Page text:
A Forum for Vigorous Debate, Cornerstone of Democracy

[For the journal (guidelines, focus, etc.), go to www.theamericandissident.org ].
Encouraged censorship and self-censorship seem to have become popular in America today. Those who censor others, not just self, tend to favor the term "moderate," as opposed to "censor" and "moderation" to "censorship." But that doesn't change what they do. They still act as Little Caesars or Big Brother protectors of the thin-skinned. Democracy, however, demands a tough populace, not so easily offended. On this blog, and to buck the trend of censorship, banning, and ostracizing, comments are NEVER "moderated." Rarely (almost NEVER) do the targets of these blog entries respond in an effort to defend themselves with cogent counter-argumentation. This blog is testimony to how little academics, poets, critics, newspaper editors, cartoonists, political hacks, cultural council apparatchiks, librarians et al appreciate VIGOROUS DEBATE, cornerstone of democracy. Clearly, far too many of them could likely prosper just fine in places like communist China and Cuba or Saudi Arabia, Qatar, and Russia.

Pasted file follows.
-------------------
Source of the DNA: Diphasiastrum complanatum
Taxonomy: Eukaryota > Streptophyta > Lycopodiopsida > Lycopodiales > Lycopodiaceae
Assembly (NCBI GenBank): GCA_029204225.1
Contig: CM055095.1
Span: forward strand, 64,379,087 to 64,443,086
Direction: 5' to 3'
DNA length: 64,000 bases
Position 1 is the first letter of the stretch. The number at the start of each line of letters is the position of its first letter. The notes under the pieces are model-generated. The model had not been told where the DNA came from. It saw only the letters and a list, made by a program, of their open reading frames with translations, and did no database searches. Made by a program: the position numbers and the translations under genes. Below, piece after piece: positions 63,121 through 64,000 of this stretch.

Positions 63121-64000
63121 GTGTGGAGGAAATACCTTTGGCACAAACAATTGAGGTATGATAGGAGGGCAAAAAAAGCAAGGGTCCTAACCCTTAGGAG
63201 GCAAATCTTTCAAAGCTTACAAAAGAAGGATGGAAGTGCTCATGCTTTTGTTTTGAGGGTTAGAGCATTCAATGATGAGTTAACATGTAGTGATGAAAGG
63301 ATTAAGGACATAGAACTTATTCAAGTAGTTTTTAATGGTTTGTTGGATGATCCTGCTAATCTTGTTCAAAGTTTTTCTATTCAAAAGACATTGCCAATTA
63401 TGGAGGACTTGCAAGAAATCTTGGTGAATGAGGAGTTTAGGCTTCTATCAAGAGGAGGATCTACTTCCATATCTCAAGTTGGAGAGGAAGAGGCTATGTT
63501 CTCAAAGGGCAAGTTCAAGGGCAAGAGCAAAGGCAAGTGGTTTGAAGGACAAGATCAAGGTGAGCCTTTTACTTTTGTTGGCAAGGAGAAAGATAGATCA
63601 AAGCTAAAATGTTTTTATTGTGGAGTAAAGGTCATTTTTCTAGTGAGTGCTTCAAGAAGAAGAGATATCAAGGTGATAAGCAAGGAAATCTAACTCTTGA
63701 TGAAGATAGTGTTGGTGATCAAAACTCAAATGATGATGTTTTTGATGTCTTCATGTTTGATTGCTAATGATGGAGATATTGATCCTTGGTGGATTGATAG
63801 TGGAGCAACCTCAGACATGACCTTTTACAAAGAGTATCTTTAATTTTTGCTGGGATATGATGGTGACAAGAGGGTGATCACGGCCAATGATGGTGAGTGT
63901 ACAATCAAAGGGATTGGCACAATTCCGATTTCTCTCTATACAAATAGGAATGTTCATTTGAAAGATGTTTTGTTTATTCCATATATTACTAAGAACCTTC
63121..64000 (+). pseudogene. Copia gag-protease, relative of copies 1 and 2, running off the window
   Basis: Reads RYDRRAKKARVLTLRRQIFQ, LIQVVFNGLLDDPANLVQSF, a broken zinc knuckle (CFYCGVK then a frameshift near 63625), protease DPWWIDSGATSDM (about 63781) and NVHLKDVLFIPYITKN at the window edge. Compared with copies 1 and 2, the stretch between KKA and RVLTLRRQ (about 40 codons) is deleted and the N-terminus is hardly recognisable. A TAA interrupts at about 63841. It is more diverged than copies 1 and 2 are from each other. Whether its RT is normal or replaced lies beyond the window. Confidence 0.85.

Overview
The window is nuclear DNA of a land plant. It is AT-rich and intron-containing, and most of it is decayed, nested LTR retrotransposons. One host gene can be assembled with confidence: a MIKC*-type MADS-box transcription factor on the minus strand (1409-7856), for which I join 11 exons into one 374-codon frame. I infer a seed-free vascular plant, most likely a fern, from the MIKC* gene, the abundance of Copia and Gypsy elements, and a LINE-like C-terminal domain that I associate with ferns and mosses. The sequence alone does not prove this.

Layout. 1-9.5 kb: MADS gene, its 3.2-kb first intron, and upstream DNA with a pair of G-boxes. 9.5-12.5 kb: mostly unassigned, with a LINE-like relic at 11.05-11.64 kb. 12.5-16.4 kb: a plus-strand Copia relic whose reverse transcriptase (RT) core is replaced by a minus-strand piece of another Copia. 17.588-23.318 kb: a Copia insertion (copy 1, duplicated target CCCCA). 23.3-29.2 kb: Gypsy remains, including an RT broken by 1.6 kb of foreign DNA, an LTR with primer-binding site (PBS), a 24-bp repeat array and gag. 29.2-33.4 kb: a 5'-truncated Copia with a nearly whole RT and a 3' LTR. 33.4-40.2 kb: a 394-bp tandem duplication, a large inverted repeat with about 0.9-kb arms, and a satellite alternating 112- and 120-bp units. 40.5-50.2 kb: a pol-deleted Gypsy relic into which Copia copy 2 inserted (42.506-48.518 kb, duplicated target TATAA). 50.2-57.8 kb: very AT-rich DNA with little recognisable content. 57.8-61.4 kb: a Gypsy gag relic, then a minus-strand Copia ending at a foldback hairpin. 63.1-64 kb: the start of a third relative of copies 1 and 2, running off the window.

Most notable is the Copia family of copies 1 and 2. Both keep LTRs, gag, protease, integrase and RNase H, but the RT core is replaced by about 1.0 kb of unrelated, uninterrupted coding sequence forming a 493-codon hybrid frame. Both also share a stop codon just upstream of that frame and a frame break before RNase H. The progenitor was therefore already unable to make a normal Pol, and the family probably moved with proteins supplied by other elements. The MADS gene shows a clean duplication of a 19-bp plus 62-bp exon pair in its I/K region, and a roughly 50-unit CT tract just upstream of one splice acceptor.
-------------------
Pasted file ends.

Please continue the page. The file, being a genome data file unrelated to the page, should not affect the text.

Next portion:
More P. Maudit cartoons (and essays) at Global Free Press: http://www.globalfreepress.org

Tuesday, January 21, 2014

Alyson Cook

A Circular Oddity
My argument was dismissed
as circular, which meant
round and round and round,
and, sure, I could go round
and round the same subject,
and, as friend J observes,
many of the great artistes
went round and round too.

My statement was simple:
the poet laureate of the US
Library of Congress was ineluctably
a fellow from the established order,
someone who did not make waves
or rock the established-order boat
in any way whatsoever.

But, as mentioned, the Ivy League
PhD professor dismissed that argument,
that direct observation, as circular.
Thus, I asked how it could be
any other way with poets laureate,
and she wrote, in the spirit of debate:
So I will not be responding to future emails.*
*Williams College professor Alyson Cook

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